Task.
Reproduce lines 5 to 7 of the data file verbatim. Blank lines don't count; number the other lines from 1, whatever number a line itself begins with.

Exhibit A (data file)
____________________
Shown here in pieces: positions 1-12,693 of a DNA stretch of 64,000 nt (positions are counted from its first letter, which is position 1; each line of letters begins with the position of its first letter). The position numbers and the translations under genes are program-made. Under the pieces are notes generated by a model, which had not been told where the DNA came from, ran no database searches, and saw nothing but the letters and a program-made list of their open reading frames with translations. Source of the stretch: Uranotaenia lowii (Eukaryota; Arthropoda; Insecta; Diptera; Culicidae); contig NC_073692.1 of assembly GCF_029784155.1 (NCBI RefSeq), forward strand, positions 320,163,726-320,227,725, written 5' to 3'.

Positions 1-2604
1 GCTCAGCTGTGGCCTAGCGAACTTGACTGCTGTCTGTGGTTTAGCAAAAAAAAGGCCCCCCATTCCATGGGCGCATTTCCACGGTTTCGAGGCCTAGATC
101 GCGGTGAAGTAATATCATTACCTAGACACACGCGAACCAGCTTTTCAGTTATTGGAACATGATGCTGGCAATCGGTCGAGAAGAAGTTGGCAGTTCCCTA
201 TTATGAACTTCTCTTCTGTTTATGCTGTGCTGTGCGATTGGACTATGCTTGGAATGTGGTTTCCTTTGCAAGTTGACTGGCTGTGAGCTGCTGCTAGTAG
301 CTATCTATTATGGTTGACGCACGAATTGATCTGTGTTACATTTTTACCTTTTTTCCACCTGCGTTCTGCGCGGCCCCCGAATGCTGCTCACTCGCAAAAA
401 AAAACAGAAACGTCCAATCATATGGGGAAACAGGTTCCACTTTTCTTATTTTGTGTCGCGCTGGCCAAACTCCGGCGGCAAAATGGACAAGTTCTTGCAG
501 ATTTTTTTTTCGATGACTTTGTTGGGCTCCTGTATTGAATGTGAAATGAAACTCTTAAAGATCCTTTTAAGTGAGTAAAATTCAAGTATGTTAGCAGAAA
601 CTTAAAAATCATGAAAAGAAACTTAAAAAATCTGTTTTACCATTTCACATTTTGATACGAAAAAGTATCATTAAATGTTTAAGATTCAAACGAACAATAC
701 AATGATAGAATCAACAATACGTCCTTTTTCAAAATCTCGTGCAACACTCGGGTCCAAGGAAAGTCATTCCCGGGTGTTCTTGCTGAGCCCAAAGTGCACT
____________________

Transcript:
201 TTATGAACTTCTCTTCTGTTTATGCTGTGCTGTGCGATTGGACTATGCTTGGAATGTGGTTTCCTTTGCAAGTTGACTGGCTGTGAGCTGCTGCTAGTAG
301 CTATCTATTATGGTTGACGCACGAATTGATCTGTGTTACATTTTTACCTTTTTTCCACCTGCGTTCTGCGCGGCCCCCGAATGCTGCTCACTCGCAAAAA
401 AAAACAGAAACGTCCAATCATATGGGGAAACAGGTTCCACTTTTCTTATTTTGTGTCGCGCTGGCCAAACTCCGGCGGCAAAATGGACAAGTTCTTGCAG